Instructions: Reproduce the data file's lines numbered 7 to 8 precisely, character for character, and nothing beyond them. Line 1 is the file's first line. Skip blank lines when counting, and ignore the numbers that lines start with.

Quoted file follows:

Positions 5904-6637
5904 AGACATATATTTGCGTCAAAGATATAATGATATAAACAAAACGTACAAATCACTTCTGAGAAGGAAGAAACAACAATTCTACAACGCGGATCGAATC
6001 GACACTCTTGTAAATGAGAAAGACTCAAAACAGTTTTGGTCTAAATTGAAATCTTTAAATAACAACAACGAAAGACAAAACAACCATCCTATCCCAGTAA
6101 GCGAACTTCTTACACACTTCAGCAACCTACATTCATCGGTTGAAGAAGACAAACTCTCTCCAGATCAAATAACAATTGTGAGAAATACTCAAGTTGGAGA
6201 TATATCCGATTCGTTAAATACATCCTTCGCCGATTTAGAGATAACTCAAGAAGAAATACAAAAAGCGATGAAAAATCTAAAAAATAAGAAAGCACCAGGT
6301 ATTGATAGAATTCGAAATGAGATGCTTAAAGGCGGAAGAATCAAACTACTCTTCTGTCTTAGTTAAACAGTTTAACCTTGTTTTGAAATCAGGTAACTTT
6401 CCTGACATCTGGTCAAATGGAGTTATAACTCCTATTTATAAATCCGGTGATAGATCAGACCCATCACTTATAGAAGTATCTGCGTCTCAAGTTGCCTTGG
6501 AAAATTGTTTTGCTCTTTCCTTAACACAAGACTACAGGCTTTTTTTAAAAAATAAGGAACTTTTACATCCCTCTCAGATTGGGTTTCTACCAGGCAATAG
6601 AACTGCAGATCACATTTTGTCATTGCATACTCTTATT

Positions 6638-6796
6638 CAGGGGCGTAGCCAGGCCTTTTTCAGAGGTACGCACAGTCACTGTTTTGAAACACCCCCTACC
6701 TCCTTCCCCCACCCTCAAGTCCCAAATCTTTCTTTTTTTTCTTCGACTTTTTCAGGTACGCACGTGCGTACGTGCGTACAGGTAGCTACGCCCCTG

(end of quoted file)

6401 CCTGACATCTGGTCAAATGGAGTTATAACTCCTATTTATAAATCCGGTGATAGATCAGACCCATCACTTATAGAAGTATCTGCGTCTCAAGTTGCCTTGG
6501 AAAATTGTTTTGCTCTTTCCTTAACACAAGACTACAGGCTTTTTTTAAAAAATAAGGAACTTTTACATCCCTCTCAGATTGGGTTTCTACCAGGCAATAG